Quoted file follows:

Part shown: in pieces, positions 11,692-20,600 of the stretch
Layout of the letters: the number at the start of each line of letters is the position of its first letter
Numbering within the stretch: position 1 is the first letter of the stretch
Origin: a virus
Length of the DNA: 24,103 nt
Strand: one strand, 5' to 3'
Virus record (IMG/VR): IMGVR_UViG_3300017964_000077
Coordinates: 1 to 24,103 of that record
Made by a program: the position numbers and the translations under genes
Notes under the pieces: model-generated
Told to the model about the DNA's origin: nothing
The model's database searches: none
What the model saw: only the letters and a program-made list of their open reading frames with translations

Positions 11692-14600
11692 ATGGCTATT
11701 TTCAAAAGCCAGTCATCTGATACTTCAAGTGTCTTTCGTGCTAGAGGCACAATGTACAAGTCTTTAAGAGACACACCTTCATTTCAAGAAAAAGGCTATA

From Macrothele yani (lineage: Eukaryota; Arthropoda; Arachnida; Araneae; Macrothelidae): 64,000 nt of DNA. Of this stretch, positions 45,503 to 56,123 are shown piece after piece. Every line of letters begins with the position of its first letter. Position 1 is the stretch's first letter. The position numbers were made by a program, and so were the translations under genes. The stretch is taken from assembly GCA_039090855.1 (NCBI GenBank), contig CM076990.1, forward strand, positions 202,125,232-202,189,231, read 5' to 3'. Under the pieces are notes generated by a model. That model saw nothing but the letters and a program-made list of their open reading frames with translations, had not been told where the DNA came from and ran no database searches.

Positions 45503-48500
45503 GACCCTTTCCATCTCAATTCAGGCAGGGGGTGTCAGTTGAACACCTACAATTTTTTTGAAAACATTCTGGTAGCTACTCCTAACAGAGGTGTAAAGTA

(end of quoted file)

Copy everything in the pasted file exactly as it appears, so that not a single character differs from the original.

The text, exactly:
Part shown: in pieces, positions 11,692-20,600 of the stretch
Layout of the letters: the number at the start of each line of letters is the position of its first letter
Numbering within the stretch: position 1 is the first letter of the stretch
Origin: a virus
Length of the DNA: 24,103 nt
Strand: one strand, 5' to 3'
Virus record (IMG/VR): IMGVR_UViG_3300017964_000077
Coordinates: 1 to 24,103 of that record
Made by a program: the position numbers and the translations under genes
Notes under the pieces: model-generated
Told to the model about the DNA's origin: nothing
The model's database searches: none
What the model saw: only the letters and a program-made list of their open reading frames with translations

Positions 11692-14600
11692 ATGGCTATT
11701 TTCAAAAGCCAGTCATCTGATACTTCAAGTGTCTTTCGTGCTAGAGGCACAATGTACAAGTCTTTAAGAGACACACCTTCATTTCAAGAAAAAGGCTATA

From Macrothele yani (lineage: Eukaryota; Arthropoda; Arachnida; Araneae; Macrothelidae): 64,000 nt of DNA. Of this stretch, positions 45,503 to 56,123 are shown piece after piece. Every line of letters begins with the position of its first letter. Position 1 is the stretch's first letter. The position numbers were made by a program, and so were the translations under genes. The stretch is taken from assembly GCA_039090855.1 (NCBI GenBank), contig CM076990.1, forward strand, positions 202,125,232-202,189,231, read 5' to 3'. Under the pieces are notes generated by a model. That model saw nothing but the letters and a program-made list of their open reading frames with translations, had not been told where the DNA came from and ran no database searches.

Positions 45503-48500
45503 GACCCTTTCCATCTCAATTCAGGCAGGGGGTGTCAGTTGAACACCTACAATTTTTTTGAAAACATTCTGGTAGCTACTCCTAACAGAGGTGTAAAGTA